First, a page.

Ja Rule Is Hawking an NFT of the Infamous Fyre Fest Cheese Sandwich—For a Good Cause
Photographer Trevor DeHaas is also selling photo copyright on the rapper’s platform, telling The Daily Beast he’s hoping to fetch at least $50K to pay for a kidney transplant.
The very mention of Fyre Festival, the nationally-mocked disaster dreamed up by Billy McFarland, will conjure up a few images. Of course, there are the key figures entangled in the scandal, including Ja Rule and Andy King, who seemed willing to do anything to secure water for the stranded festival-goers. But nothing sums up the shitshow quite like the viral image of a Styrofoam box with two slices of rancid cheese, two pieces of Wonder Bread, and a soggy side salad, meant to feed hungry attendees who were promised five-star catered meals.
Trevor DeHaas took the infamous snapshot of the so-called dinner on April 27, 2017—his first night in The Bahamas for what was meant to be a blowout music festival event boasting the likes of Kendall Jenner and Bella Hadid partying a mere few feet away from other guests.
The tweet spread across the internet like wildfire as the country was torn between mocking the rich twenty-somethings who shelled out thousands of dollars for this epic screw-up and being genuinely concerned for their well-being, as they were, in true Lord of the Flies fashion, left with little in the way of food or water and were forced to fight over FEMA tents.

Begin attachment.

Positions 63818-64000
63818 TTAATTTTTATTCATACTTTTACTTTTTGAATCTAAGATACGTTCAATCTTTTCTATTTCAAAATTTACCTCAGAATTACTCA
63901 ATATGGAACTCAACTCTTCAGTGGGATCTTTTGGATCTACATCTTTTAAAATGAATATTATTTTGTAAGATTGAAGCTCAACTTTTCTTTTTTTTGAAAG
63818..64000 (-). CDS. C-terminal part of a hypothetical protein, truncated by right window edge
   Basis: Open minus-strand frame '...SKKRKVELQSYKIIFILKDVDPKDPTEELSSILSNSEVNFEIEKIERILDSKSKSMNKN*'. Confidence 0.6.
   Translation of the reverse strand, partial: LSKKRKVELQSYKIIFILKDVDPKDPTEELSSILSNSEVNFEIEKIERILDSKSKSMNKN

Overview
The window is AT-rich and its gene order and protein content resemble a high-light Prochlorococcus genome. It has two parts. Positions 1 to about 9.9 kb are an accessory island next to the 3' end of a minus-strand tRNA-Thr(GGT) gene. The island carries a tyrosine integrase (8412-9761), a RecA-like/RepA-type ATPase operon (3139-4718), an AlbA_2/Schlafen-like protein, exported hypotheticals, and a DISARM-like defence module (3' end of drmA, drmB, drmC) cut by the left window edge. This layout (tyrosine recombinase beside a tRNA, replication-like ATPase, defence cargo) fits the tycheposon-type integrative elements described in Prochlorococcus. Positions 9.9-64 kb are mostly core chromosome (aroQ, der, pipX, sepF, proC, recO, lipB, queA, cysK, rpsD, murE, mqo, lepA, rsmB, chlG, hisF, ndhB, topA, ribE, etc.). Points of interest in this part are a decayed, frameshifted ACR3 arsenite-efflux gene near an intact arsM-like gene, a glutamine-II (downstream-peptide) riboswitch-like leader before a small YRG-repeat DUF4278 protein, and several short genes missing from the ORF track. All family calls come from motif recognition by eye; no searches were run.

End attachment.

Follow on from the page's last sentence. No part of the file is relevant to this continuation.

Now, coming up on the four-year anniversary of the doomed Fyre Festival, DeHaas is auctioning off an NFT of the original tweet, as well as the copyright to the photo of the flimsy sandwich on, of all places, Flipkick, Ja Rule’s physical NFT platform.
The sale was launched on Tuesday and DeHaas hopes to bring home $80,000 from the sale of the pop-culture relic. He told The Daily Beast that while it might seem like a steep price, Ja Rule already sold an NFT of an oil painting of Fyre Festival’s logo for $122,000 last month.
Plus DeHaas, who works as a photographer on the side, said he’s never collected any money from the copyrighted photo, which was published numerous times, including in Netflix’s documentary about the festival, estimating there’s at least $20,000 the new owner could go after in licensing fees—a chance to make back at least 25 percent of the cost.